Sounds of Britain – and beyond

Beau Geste (1926), from

The 2011 British Silent Film Festival will be taking place 7-10 April 2011 at the Barbican Cinema, London. As was the case in 2009, the festival will run in conjunction with ‘The Sounds of Early Cinema in Britain’ conference, previously trailed on the Bioscope. The title of the festival will be Going to the Movies: Music, Sound and the British Silent Film. However, as one may judge from the programme highlights advertised so far, the festival is continuing the trend of the past few years of stretching beyond the confines of British silent cinema to look further afield – which I think is a good thing.

Here’s the descriptive blurb:

Music and sound in silent film will be our key themes during the four days of the 2011 British Silent Film Festival. A packed programme of rare silent films will explore how filmmakers communicated sound to cinema audiences through music and visual clues, what it was like to be in the audience of the ‘silent movies’ and how the British industry geared up for the talkies. Accompanied by the world’s best silent film musicians the programme will feature special events, presentations by special guests and unique archive film from the BFI, the Imperial War Museum and other collections.

Highlights will include

  • The Annual Rachael Low Lecture
    Delivered by Matthew Sweet, broadcaster and author of Shepperton Babylon, on stars, stardom and scandal in British silent cinema
  • Topical Budget is 100!
    Celebrating 100 years since the birth of the British newsreel with highlights from the Topical Budget series
  • ‘Only the Screen Was Silent’
    Luke McKernan, moving image archivist from the British Library, will talk about the experience of cinemagoers from the silent days using oral history material from the British Library and BFI
  • Cinema on the Fronts
    Toby Haggith will screen highlights from the Imperial War Museum collection showing how cinema addressed soldiers at the Front and their families back on the Home Front during the Great War
  • Radio on Film
    Bryony Dixon will present a selection of films looking at silent cinemas fascination with the birth of radio including radio Europa, Romance of the Postal Telegraphy, ‘I’ Got a Sweetie on the Radio’, Mr Smith Wakes Up, Bonzo Broadcasted and Wireless Whirl
  • In Sound and Silence
    Tony Fletcher presents a programme of popular classical music, opera and dance in the 1920’s and the various experiments in synchronous sound that recorded these performances
  • Transports of Delight
    A family programme of vehicular fun featuring trains, planes, automobiles and silent comedy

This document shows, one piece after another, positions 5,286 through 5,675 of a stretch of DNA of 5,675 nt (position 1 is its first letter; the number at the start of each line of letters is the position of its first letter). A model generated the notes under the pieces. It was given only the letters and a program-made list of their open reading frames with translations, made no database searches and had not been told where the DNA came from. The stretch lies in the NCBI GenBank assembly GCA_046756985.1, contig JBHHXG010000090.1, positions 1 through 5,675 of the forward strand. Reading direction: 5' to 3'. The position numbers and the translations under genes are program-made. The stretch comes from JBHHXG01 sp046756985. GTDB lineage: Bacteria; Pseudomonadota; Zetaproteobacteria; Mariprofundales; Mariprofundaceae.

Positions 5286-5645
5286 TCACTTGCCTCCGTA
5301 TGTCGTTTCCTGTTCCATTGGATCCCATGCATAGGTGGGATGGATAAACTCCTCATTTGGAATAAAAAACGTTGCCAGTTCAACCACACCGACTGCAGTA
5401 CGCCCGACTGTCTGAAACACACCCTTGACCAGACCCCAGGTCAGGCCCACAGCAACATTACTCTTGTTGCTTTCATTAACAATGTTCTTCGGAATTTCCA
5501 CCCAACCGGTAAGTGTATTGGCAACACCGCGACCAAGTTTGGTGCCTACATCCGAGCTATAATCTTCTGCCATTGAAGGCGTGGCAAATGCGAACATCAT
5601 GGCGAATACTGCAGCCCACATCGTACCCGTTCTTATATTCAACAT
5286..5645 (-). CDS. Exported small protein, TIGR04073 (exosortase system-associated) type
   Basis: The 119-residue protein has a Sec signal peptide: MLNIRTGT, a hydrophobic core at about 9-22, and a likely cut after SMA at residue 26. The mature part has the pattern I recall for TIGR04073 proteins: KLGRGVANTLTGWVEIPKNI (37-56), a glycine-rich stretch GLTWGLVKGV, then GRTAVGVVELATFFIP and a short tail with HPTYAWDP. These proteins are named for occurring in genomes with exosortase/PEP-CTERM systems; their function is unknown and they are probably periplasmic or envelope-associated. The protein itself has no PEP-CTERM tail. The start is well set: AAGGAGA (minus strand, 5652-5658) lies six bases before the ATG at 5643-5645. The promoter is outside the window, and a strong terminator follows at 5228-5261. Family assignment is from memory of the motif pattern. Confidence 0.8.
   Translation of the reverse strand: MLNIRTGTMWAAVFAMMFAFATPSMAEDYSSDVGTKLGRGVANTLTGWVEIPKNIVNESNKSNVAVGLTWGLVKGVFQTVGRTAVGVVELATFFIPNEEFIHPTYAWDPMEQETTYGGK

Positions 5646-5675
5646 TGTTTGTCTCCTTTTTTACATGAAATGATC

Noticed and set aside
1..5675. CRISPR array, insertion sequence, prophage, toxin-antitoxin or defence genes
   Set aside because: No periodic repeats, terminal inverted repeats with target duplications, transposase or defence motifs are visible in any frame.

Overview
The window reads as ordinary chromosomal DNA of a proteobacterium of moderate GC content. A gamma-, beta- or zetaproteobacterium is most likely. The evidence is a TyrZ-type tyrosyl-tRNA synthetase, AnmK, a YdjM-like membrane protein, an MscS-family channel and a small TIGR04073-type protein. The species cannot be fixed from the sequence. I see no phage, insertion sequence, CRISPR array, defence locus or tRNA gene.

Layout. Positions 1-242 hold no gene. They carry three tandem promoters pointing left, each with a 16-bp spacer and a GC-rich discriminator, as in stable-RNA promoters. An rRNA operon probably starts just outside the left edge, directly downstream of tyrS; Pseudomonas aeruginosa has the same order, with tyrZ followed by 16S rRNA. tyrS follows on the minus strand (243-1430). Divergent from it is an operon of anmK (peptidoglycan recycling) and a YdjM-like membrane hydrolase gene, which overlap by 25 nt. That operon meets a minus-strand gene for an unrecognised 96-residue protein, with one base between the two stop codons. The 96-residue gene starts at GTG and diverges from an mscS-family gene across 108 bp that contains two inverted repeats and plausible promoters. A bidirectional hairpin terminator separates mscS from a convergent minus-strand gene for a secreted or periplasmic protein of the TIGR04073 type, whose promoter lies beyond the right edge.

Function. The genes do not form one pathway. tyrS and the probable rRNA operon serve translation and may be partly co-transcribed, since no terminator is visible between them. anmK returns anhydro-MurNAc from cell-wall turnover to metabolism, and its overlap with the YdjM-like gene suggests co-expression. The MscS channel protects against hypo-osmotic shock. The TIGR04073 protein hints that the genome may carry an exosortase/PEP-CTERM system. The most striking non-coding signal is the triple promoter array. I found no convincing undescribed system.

• New Discoveries in British Silent Film
    Including Cecil Hepworth’s Helen of Four Gates (1921) starring Alma Taylor, rediscovered almost ninety years after it was believed destroyed and Walter Forde’s 1928 comedy What Next?
  • From Silent to Sound
    An illustrated presentation from Robert Murphy and Geoff Brown on the how British cinema made the transition from silent to sound cinema
  • Genre Film and Genre Music
    Neil Brand and Phil Carli discuss why high staccato strings means murder in cinema and how various musical themes developed during the silent period
  • Beau Geste (1926)
    Hollywood director Herbert Brenon’s adaptation of the best-selling British adventure story about the Foreign Legion starring the quintessentially English Ronald Colman
  • Twinkletoes (1926)
    US director Charles Brabin’s take on the British music hall starring Hollywood’s favourite flapper Colleen Moore
  • Lonesome (1928)
    Paul Fejos’s brilliant part-talkie where dialogue was introduced as a novelty in this story of two lonely people trying to find love in New York. The film features a fantastic jazz-fuelled parade in Coney Island
  • Morozko (1925)
    Yu Zhelyabuzhsky’s rarely seen Soviet fantasy about a stepdaughter who is driven out to face the spirit of winter is here presented with its original music score rediscovered and reconstructed for orchestra. Presented in conjunction with Sounds of Early Cinema Conference
  • I Was Born But … (1932)
    Ozu’s classic family comedy marks the very end of the silent period. As one of the greatest silent films ever made, it is screened here to celebrate the artistic excellence which the silent cinema had achieved

The Festival is organised in partnership with the British Film Institute. The conference is funded by the Arts and Humanities Research Council as part of its ‘Beyond Text’ programme, and organised in conjunction with Royal Holloway, University of London and the University of Edinburgh.

Well, that looks like an interesting mixture of usual suspects and unexpected suspects. Among the usuals, my contribution will hopefully be a bit more than just me talking about the experiences of filmgoers during the silent era – I plan to be putting together an entertainment of some sort. Anyway, riches a-plenty, and it’s always good news to learn that the festival has managed to survive another year – no mean feat in these straitened times.

More information will appear in due course on the British Silent Film Festival website.

3 responses

  1. Pingback: The British Silent Film Festival – April 2011 « Silent London

%d bloggers like this: